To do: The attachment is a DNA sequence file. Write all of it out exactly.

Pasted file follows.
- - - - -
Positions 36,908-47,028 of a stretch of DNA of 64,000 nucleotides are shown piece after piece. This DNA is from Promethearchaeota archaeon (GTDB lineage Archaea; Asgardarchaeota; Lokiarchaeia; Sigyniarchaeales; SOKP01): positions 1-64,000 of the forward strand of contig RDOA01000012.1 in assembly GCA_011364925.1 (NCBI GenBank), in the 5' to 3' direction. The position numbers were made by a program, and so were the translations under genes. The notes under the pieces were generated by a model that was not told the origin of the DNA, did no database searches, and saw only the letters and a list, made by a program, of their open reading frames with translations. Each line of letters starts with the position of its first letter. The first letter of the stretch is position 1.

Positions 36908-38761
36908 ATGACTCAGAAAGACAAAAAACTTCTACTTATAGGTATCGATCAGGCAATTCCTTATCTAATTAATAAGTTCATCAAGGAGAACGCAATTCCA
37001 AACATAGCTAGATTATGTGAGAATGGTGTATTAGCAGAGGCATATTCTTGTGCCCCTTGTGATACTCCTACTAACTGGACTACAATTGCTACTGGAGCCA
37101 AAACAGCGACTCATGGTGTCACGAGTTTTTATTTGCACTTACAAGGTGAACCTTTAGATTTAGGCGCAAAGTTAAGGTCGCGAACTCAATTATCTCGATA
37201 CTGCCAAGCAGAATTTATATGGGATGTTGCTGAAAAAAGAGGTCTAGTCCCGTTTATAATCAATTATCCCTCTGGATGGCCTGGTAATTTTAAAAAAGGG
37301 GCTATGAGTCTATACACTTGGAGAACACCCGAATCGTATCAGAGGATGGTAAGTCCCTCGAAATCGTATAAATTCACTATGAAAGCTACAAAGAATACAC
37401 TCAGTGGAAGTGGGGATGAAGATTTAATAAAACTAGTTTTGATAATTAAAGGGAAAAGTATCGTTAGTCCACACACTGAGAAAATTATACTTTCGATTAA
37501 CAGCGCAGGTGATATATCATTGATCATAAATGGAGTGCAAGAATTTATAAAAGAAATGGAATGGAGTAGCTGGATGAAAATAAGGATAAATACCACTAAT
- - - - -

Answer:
Positions 36,908-47,028 of a stretch of DNA of 64,000 nucleotides are shown piece after piece. This DNA is from Promethearchaeota archaeon (GTDB lineage Archaea; Asgardarchaeota; Lokiarchaeia; Sigyniarchaeales; SOKP01): positions 1-64,000 of the forward strand of contig RDOA01000012.1 in assembly GCA_011364925.1 (NCBI GenBank), in the 5' to 3' direction. The position numbers were made by a program, and so were the translations under genes. The notes under the pieces were generated by a model that was not told the origin of the DNA, did no database searches, and saw only the letters and a list, made by a program, of their open reading frames with translations. Each line of letters starts with the position of its first letter. The first letter of the stretch is position 1.

Positions 36908-38761
36908 ATGACTCAGAAAGACAAAAAACTTCTACTTATAGGTATCGATCAGGCAATTCCTTATCTAATTAATAAGTTCATCAAGGAGAACGCAATTCCA
37001 AACATAGCTAGATTATGTGAGAATGGTGTATTAGCAGAGGCATATTCTTGTGCCCCTTGTGATACTCCTACTAACTGGACTACAATTGCTACTGGAGCCA
37101 AAACAGCGACTCATGGTGTCACGAGTTTTTATTTGCACTTACAAGGTGAACCTTTAGATTTAGGCGCAAAGTTAAGGTCGCGAACTCAATTATCTCGATA
37201 CTGCCAAGCAGAATTTATATGGGATGTTGCTGAAAAAAGAGGTCTAGTCCCGTTTATAATCAATTATCCCTCTGGATGGCCTGGTAATTTTAAAAAAGGG
37301 GCTATGAGTCTATACACTTGGAGAACACCCGAATCGTATCAGAGGATGGTAAGTCCCTCGAAATCGTATAAATTCACTATGAAAGCTACAAAGAATACAC
37401 TCAGTGGAAGTGGGGATGAAGATTTAATAAAACTAGTTTTGATAATTAAAGGGAAAAGTATCGTTAGTCCACACACTGAGAAAATTATACTTTCGATTAA
37501 CAGCGCAGGTGATATATCATTGATCATAAATGGAGTGCAAGAATTTATAAAAGAAATGGAATGGAGTAGCTGGATGAAAATAAGGATAAATACCACTAAT